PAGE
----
But, like so many struggling species in our ever-changing world, the aluminum tree was soon facing extinction. Lindemann and Shimon lay much of the blame, ironically enough, on one of America's favorite young men—Charlie Brown—who, in the 1965 TV special 'Charlie Brown's Christmas,' rediscovers the true meaning of Christmas by favoring an honest-to-god, real (sic) tree over Lucy's preference for "the biggest aluminum tree you can find," preferably pink.
Waak offers a more prosaic explanation. The fad had run its course. "When we first brought the tree out, we said if we had it three years, that would be good," he says. "It lasted ten to 12 years."
By the early 1970s, aluminum orchards were uprooted all across our great land. It was a new era, the back-to-the-earth, natural-is-beautiful movement. Earth Day was born. Aluminum trees were trashed (recycling had yet to make much of an impact, alas), or hidden in closets or attics.
Then, oh so gradually, some made their way to thrift stores and antique emporiums where they caught the attention of society's more advanced thinkers, including artists Tony and Donna Natsoulas, who share a Streng tract home in Sacramento.
The couple found their first aluminum tree at an antique shop, and today owns three, including a vintage Penet-Ray. "I have a fondness for them," Donna says, "because my grandmother, who had streamline furniture and lived in a little ranch home in the Bay Area, had one. Call me sentimental."
"They fit the colorful outrageousness of our house," says Tony, who creates brightly painted, cartoon-like ceramic sculptures. "If we had a regular tree, it would be traditional, and we're definitely not traditional in our house."
"The trees fit the Streng house well. It's got that '50s, '60s look, like our house—instant Christmas. Everything was more instant in the '60s," he says.
Tony and Donna paid all of $35 for their first vintage tree in 1993. Today, vintage trees regularly sell for several hundred dollars. Rare trees—often the pink ones, which were the least popular back in the day—can command several thousand. And aluminum trees and color wheels are back in production, widely available and shimmering as ever.
In Manitowoc, where aluminum trees never completely disappeared (though Aluminum Specialty has long since shuttered its business), they are now omnipresent during the Christmas season, Kapler says.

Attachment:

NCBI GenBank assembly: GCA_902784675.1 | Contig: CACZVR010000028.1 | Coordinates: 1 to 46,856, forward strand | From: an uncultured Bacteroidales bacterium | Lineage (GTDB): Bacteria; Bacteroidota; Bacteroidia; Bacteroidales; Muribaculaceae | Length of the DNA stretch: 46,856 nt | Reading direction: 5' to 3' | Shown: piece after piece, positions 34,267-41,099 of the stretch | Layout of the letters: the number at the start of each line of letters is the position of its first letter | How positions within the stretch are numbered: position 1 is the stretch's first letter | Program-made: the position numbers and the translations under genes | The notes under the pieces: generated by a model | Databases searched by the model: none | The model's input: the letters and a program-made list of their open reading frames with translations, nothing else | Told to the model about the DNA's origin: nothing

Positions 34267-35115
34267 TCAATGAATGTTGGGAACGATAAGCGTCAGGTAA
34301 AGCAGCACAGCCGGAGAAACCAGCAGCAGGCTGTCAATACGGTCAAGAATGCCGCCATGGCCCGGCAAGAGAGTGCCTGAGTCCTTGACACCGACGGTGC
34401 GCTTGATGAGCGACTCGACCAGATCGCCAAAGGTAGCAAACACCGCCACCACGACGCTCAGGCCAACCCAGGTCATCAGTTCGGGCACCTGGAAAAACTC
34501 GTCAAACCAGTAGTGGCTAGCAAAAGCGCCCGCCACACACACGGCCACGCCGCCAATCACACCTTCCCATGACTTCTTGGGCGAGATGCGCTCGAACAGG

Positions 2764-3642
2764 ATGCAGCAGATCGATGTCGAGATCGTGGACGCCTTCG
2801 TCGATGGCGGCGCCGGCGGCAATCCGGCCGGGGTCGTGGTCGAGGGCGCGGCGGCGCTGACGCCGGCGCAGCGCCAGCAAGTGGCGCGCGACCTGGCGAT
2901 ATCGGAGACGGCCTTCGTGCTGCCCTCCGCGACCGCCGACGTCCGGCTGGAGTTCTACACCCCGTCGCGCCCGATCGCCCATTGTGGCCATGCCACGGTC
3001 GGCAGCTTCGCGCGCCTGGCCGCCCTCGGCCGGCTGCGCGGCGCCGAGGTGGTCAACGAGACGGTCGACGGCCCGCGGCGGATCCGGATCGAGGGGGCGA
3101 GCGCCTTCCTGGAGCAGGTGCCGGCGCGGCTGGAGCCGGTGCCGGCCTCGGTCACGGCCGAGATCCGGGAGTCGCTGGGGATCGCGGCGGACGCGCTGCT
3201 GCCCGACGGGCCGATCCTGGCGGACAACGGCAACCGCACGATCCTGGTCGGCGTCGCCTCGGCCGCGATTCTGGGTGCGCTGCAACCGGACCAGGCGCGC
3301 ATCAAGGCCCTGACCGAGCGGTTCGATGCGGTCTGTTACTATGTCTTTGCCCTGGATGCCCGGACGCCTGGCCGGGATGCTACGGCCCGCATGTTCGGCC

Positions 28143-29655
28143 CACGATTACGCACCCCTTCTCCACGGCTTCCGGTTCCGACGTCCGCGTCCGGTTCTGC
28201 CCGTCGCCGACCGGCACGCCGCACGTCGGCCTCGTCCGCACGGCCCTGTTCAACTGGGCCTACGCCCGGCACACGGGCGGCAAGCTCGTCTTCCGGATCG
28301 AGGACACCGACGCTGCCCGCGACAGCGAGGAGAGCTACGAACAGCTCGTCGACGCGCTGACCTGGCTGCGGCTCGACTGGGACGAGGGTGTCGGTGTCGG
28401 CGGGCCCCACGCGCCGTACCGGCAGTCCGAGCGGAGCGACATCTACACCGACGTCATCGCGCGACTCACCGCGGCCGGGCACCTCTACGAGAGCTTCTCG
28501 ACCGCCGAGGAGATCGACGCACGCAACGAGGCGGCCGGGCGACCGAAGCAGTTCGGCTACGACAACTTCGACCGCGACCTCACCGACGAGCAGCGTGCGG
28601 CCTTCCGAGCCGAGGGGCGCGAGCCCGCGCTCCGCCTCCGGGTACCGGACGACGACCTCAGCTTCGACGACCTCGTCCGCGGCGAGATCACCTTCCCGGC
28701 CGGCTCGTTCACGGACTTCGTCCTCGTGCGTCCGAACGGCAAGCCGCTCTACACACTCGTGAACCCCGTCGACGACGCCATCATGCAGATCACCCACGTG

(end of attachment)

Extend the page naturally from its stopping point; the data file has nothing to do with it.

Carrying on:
Manitowoc may have the biggest bragging rights, but it is not the only metropolis capitalizing on the retro appeal of aluminum trees. Brevard, North Carolina got in on it too, thanks to Stephen Jackson, who founded ATOM (the Aluminum Tree and Ornament Museum) there in the mid-1990s. "It started out as a bad joke," he confessed to a reporter from Milwaukee. The museum, which at one point attracted 5,000 people a year, has closed it doors—at least for the moment.
It's true that some fans enjoy smirking at their aluminum trees—or, at least, leavening their love with irony. But scratch the surface and you're likely to discover something deeper.
"It's funny," Kapler says. "Forty years later, for some people these vintage trees—not the new aluminum trees today, but the vintage ones—reflect a warm and fuzzy feeling of holiday times, a nostalgic feeling about the holiday season."
"I was brought up in the '70s," Tony Natsoulas says, "and they hearken back to the '70s disco era. It's tinfoil, and a glitzy look. It's nostalgic to me because it feels like the disco era."
"I just think they're beautiful, that's all," he says.
Jerry Waak still loves the trees even though he no longer sells them, and believes that aluminum trees truly can evoke the holiday spirit. "A Christmas tree can be really anything," he says. "Nothing says it has to be green, or it has to be a certain shape or a certain size. Christmas is something that gets people's attention and dazzles them."
Modern design may be all about less-is-more—but Christmas decorating certainly is not. Just like their evergreen ancestors, aluminum trees cry out for ornaments and a proper setting.